Frequency and period are distinctly different, yet related, quantities. Frequency refers to how often something happens. Period refers to the time it takes something to happen. Frequency is a rate quantity. Period is a time quantity. Frequency is the cycles/second. Period is the seconds/cycle. As an example of the distinction and the relatedness of frequency and period, consider a woodpecker that drums upon a tree at a periodic rate. If the woodpecker drums upon a tree 2 times in one second, then the frequency is 2 Hz. Each drum must endure for one-half a second, so the period is 0.5 s. If the woodpecker drums upon a tree 4 times in one second, then the frequency is 4 Hz; each drum must endure for one-fourth a second, so the period is 0.25 s. If the woodpecker drums upon a tree 5 times in one second, then the frequency is 5 Hz; each drum must endure for one-fifth a second, so the period is 0.2 s. Do you observe the relationship? Mathematically, the period is the reciprocal of the frequency and vice versa. In equation form, this is expressed as follows.

Since the symbol **f** is used for frequency and the symbol **T** is used for period, these equations are also expressed as:

The quantity frequency is also confused with the quantity speed. The speed of an object refers to how fast an object is moving and is usually expressed as the distance traveled per time of travel. For a wave, the speed is the distance traveled by a given point on the wave (such as a crest) in a given period of time. So while wave frequency refers to the number of cycles occurring per second, wave speed refers to the meters traveled per second. A wave can vibrate back and forth very frequently, yet have a small speed; and a wave can vibrate back and forth with a low frequency, yet have a high speed. Frequency and speed are distinctly different quantities. Wave speed will be discussed in more detail later in this lesson.

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Throughout this unit, internalize the meaning of terms such as period, frequency, and wavelength. Utilize the meaning of these terms to answer conceptual questions; avoid a *formula fixation*.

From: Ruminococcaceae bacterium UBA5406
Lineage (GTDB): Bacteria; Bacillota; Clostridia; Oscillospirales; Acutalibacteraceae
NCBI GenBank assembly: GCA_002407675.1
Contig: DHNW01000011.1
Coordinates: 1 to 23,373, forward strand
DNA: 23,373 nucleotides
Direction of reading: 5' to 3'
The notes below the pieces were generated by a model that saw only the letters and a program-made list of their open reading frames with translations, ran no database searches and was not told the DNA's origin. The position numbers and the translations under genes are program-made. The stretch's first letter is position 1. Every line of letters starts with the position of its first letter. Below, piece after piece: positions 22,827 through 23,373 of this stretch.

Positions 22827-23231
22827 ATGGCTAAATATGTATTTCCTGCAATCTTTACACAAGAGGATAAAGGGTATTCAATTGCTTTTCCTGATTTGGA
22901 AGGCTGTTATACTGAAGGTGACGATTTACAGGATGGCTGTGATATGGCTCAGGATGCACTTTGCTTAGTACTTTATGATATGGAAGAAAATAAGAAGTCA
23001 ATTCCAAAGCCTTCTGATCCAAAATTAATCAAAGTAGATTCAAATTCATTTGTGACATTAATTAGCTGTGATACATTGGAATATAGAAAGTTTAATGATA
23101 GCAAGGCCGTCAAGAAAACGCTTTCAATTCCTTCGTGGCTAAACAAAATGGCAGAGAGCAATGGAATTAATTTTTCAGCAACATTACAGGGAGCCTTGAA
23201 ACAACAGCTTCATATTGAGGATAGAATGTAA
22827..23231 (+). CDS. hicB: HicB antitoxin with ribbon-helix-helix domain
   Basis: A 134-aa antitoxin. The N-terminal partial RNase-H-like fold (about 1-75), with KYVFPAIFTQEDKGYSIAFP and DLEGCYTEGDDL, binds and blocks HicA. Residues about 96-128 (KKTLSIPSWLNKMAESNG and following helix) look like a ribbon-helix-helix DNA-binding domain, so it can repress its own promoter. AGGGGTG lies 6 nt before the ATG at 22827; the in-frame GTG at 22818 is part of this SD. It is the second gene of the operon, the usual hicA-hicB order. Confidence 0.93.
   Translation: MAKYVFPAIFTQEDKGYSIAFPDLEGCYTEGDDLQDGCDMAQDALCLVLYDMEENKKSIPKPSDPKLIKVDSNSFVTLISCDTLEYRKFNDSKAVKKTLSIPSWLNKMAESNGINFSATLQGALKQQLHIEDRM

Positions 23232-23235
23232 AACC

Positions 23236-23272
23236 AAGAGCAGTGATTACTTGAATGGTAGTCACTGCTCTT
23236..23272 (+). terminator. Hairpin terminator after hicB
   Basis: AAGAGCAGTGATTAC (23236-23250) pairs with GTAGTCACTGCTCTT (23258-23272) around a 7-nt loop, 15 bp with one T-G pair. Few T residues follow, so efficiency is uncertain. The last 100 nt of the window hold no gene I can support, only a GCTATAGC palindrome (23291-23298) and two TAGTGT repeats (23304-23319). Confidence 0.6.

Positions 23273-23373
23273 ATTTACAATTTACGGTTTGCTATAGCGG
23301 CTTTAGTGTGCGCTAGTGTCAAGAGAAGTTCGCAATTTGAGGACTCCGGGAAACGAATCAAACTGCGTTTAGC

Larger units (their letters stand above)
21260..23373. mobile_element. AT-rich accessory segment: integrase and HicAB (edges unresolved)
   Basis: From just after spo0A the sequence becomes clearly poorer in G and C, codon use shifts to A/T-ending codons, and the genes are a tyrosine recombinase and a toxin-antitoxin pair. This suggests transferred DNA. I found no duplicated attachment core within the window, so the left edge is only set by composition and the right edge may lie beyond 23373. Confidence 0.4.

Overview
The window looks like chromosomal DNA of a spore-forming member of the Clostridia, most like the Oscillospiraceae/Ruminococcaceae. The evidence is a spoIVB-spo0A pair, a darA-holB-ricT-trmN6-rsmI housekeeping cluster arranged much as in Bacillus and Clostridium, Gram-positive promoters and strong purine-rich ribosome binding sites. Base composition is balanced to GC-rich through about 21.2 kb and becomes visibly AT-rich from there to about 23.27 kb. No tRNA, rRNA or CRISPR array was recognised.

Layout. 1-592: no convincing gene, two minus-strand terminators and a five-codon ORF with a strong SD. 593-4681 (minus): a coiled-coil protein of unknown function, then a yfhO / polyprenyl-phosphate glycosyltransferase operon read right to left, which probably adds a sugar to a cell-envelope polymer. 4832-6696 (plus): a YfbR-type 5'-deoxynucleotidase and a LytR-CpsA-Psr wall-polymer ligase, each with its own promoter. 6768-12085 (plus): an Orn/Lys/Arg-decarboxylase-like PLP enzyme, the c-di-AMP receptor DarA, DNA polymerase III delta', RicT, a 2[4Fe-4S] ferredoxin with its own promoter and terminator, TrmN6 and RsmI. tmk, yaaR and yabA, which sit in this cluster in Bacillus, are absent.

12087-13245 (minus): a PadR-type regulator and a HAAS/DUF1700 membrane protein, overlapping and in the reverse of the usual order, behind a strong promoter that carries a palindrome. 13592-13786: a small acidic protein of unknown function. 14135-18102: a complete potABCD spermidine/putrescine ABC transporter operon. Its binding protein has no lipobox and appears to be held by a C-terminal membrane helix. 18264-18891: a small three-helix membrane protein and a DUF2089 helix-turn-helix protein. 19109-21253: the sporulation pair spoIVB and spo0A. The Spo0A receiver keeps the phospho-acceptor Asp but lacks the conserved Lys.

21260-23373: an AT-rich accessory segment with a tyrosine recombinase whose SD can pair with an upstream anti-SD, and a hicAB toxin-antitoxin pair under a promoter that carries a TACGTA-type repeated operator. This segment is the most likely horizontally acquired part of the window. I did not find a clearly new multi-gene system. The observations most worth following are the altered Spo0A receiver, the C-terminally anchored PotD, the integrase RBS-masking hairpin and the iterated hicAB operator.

1. A wave is introduced into a thin wire held tight at each end. It has an amplitude of 3.8 cm, a frequency of 51.2 Hz and a distance from a crest to the neighboring trough of 12.8 cm. Determine the period of such a wave.

2. Frieda the fly flaps its wings back and forth 121 times each second. The period of the wing flapping is ____ sec.

3. A tennis coach paces back and forth along the sideline 10 times in 2 minutes. The frequency of her pacing is ________ Hz.

a. 5.0

b. 0.20

c. 0.12

d. 0.083

4. Non-digital clocks (which are becoming more rare) have a second hand that rotates around in a regular and repeating fashion. The frequency of rotation of a second hand on a clock is _______ Hz.

a. 1/60

b. 1/12

c. 1/2

d. 1

e. 60

5. Olive Udadi accompanies her father to the park for an afternoon of fun. While there, she hops on the swing and begins a motion characterized by a complete back-and-forth cycle every 2 seconds. The frequency of swing is _________.

a. 0.5 Hz

b. 1 Hz

c. 2 Hz

6. In problem #5, the period of swing is __________.

a. 0.5 second

b. 1 second

c. 2 second

7. A period of 5.0 seconds corresponds to a frequency of ________ Hertz.

a. 0.2

b. 0.5

c. 0.02

d. 0.05

e. 0.002

8. A common physics lab involves the study of the oscillations of a pendulum. If a pendulum makes 33 complete back-and-forth cycles of vibration in 11 seconds, then its period is ______.

9. A child in a swing makes one complete back and forth motion in 3.2 seconds. This statement provides information about the child's

a. speed

b. frequency

c. period

10. The period of the sound wave produced by a 440 Hertz tuning fork is ___________.

11. As the frequency of a wave increases, the period of the wave ___________.

a. decreases

b. increases

c. remains the same